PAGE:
- Gatik has opened an autonomous trucking facility in Fort Worth, Texas, to make middle-mile deliveries for multiple Fortune 500 businesses, the company said in a news release Tuesday.
- Gatik is deploying its 20-foot and 26-foot multi-temperature box trucks in the state in response to heightened e-commerce demand. The facility will serve as Gatik's state hub and reduce supply chain costs and middle-mile delivery times for Texas customers, the company said.
- Texas is the fourth North American market in which Gatik has deployed its autonomous box trucks for retail customer deliveries. The company has also provided its services to Walmart in Arkansas and Louisiana and Loblaw Companies in Ontario, Canada. It didn't disclose the businesses serviced by its Texas hub.
Automating transport is one way companies are looking to trim supply chain costs, primarily through reduced labor use. The pathway for middle-mile autonomous truck adoption is easier than in the last mile, as its routes are far more consistent. Fixed, predictable movements are well-suited for autonomous trucks, Michael Molitor, Great Dane executive director of business development, said in an article on the transportation company's website.
"Eliminating the driver provides carriers the ability to … reallocate scarce driver resources to the last mile, which is where drivers are needed to deliver the goods and operate the truck, given urban environments are a higher risk due to the density of people and objects," Molitor said.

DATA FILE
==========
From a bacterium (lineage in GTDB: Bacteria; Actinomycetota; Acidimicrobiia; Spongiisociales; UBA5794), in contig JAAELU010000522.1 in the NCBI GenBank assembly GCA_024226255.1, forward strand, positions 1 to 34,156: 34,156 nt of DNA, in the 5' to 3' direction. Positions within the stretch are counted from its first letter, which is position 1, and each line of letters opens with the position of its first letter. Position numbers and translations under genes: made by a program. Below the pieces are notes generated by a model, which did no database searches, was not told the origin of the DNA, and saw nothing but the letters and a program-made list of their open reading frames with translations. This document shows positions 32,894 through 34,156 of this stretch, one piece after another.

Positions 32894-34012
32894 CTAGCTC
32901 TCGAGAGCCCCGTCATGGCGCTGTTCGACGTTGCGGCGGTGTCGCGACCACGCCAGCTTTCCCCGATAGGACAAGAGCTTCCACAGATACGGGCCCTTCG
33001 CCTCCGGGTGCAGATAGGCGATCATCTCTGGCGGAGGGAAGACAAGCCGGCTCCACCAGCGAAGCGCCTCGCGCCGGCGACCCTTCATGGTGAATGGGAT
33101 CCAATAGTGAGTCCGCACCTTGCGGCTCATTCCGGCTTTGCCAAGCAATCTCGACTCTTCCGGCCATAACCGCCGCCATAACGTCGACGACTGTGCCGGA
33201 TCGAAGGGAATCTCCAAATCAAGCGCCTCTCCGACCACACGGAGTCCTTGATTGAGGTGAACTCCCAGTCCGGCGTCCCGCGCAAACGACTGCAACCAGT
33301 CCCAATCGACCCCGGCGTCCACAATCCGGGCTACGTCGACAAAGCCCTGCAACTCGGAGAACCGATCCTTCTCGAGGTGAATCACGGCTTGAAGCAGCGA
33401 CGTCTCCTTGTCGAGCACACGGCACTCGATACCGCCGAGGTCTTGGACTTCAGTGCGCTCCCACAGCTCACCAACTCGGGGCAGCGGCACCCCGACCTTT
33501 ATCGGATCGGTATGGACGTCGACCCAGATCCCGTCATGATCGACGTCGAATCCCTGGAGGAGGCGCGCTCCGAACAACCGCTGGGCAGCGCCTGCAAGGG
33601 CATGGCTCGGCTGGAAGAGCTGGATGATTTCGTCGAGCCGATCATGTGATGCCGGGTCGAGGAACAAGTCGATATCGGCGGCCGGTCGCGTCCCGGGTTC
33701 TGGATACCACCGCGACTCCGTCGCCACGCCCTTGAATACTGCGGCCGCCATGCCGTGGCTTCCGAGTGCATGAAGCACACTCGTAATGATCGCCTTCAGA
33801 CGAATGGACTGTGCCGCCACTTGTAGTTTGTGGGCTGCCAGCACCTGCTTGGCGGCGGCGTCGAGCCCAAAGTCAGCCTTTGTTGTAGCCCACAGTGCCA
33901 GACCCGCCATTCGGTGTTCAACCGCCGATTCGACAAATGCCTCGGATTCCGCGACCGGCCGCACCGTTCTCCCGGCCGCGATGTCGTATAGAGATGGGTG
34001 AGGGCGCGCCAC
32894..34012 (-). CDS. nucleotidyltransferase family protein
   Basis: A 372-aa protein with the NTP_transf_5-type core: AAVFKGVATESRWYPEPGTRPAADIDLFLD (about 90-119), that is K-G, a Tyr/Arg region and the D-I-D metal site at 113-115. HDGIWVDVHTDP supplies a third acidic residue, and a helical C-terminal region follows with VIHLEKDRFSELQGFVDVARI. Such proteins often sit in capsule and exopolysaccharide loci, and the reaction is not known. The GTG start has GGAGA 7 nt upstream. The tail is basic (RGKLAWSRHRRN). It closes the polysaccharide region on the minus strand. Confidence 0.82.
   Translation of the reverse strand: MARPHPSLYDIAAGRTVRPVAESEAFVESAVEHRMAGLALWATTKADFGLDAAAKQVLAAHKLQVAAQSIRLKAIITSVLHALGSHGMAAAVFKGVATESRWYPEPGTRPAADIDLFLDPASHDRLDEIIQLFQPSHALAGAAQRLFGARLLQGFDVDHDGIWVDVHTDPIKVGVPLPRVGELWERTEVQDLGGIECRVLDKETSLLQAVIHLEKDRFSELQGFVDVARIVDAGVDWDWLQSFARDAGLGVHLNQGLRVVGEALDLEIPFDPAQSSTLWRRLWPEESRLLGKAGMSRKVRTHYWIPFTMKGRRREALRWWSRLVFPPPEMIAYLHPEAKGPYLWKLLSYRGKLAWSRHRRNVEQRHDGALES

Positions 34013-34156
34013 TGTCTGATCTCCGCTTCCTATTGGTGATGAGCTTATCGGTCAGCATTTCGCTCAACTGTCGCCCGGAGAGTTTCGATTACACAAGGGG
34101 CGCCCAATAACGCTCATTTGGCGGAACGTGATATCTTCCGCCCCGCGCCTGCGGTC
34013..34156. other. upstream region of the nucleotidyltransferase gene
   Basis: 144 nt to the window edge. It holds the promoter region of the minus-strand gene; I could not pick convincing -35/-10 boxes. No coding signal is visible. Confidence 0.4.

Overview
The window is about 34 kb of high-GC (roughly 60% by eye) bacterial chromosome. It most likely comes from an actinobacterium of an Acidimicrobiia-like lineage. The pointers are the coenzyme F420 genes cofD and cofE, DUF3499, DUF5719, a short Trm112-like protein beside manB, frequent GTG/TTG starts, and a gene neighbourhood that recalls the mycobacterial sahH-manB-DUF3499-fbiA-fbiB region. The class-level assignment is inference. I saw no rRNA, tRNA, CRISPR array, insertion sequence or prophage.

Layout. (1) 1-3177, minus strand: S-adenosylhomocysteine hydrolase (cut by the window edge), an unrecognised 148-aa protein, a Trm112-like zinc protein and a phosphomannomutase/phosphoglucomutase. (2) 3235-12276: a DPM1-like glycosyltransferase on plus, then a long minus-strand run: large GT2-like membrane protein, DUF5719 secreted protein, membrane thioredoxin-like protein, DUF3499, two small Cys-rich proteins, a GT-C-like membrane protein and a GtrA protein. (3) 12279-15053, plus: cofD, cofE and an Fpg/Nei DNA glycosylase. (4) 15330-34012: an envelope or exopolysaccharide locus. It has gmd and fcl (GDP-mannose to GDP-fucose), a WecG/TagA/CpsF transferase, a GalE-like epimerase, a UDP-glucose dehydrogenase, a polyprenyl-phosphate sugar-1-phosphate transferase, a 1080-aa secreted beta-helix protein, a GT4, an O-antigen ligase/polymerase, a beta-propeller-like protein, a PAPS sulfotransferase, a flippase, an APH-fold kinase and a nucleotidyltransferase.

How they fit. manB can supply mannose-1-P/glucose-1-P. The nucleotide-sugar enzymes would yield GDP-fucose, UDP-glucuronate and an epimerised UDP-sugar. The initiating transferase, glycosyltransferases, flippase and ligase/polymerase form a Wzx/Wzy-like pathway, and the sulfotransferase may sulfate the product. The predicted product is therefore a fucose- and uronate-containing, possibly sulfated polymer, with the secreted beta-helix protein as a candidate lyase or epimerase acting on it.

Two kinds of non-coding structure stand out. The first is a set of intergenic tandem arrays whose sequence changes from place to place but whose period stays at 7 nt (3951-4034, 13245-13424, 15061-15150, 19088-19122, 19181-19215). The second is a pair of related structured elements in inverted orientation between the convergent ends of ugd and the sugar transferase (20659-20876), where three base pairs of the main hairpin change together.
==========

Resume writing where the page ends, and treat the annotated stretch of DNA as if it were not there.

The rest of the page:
Gatik's fleet moves goods on short-haul routes from micro-fulfillment centers and "dark stores" — stores geared exclusively for online shopping — to pickup points at brick-and-mortar retail stores and distribution centers, according to its website.
One way Walmart is using Gatik's trucks is for a 20-mile route between a Supercenter in New Orleans and a designated customer pickup point in Metairie, Louisiana. This operation expands Walmart's customer reach in the New Orleans area, Tom Ward, senior vice president of last mile for Walmart U.S., said in an article on the company's website.
"With 90% of Americans living within 10 miles of a Walmart, a closer store isn't always the answer," Ward said. "Perhaps it's just a pickup location, with an autonomous vehicle making deliveries on a constant loop."
Rising logistics costs, unreliable service levels and a driver shortage "have spurred overwhelming demand" for Gatik's technology as the e-commerce boom ramps up the pressure on fleets to deliver, said Gautam Narang, Gatik CEO and co-founder, in a statement.
With demand for automated middle-mile transport rising, Gatik's expansion won't stop with its new Texas facility. The company also announced Tuesday it would use $85 million raised in a Series B funding round to scale and deploy its box truck fleet to additional North American markets.
"Our long-term partnerships with the world's largest retailers, strategic relationships with OEMs and fleet servicing & maintenance partners have allowed us to address critical supply chain challenges and build an industry-defining business," Narang said. "With this financing, we are ideally positioned to commercialize our solution at scale."